Fisher began every morning, Hampshire recalled,
not in prayer  but studying his stocks and shares.

At school Hampshire was trained as a modern
historian, and in  particular the two books by
Namier on 18th-century politics in England made  a
profound and lifelong impression on him. He won a
history scholarship at  Balliol in 1933, but there
abandoned history for Greats, in which he  obtained
an outstandingly good first in 1936.

His mental gifts, personal distinction and
striking good looks marked  him out from the
beginning; he was one of the most admired  Oxford
undergraduates of the day, at once a leading
intellectual, and a  man of exceptional charm,
natural goodness, and a degree of moral  integrity
that gave him a good deal of natural authority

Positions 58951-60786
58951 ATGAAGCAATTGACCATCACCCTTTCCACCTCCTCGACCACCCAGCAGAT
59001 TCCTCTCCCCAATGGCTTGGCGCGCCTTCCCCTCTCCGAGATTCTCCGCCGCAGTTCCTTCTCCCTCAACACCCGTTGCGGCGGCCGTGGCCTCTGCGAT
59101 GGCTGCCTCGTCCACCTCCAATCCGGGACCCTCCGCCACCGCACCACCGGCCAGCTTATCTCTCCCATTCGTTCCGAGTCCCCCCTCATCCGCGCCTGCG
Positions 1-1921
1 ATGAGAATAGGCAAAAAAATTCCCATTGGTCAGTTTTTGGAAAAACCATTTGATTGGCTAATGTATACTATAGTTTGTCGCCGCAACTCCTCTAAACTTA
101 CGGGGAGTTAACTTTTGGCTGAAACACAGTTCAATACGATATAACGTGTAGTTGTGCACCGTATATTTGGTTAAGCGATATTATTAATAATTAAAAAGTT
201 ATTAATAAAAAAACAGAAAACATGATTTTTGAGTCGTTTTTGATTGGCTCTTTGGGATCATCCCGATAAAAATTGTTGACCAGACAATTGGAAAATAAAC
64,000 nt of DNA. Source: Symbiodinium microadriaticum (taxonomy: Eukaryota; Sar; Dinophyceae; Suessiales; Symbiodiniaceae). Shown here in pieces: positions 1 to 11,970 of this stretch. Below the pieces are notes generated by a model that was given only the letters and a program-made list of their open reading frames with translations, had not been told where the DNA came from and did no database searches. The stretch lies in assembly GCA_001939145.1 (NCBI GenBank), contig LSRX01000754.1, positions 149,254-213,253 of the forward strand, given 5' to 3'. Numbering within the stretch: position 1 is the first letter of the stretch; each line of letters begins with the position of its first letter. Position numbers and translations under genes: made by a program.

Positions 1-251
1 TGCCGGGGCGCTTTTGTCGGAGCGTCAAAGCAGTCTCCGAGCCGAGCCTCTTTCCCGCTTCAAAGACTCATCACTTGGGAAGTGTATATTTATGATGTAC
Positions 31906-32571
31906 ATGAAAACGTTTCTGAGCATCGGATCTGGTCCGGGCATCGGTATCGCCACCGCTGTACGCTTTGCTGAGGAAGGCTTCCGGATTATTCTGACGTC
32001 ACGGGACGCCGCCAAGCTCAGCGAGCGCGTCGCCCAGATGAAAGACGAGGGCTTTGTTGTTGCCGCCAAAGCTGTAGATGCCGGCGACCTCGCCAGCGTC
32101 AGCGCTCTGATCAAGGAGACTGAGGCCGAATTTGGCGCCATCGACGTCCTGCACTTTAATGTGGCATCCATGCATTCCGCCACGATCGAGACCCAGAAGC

among his  contemporaries.

During his undergraduate years he displayed both
originality and  sensibility as a student of the
arts, particularly painting and literature,  which
influenced his thought in later life. His
intellectual development  probably owed less to his
tutors or to established academic figures than  to
highly gifted contemporaries, mainly at Balliol,
and contact with two  or three dons a few years
older than himself, such as A. J. Ayer and J.  L.
Austin. Introduced to Isaiah Berlin in 1935 to
talk about Kafka, he  continued the conversation -
as he recalled in his eulogy in 1998 - for  62

In 1936 Hampshire won a scholarship at All Souls
and decided on a  career of teaching and research
in philosophy. He began as a logical  positivist
and disciple of Ayer, but after a year or two he
began to move  in a different direction. While he
remained a convinced naturalist, and was  never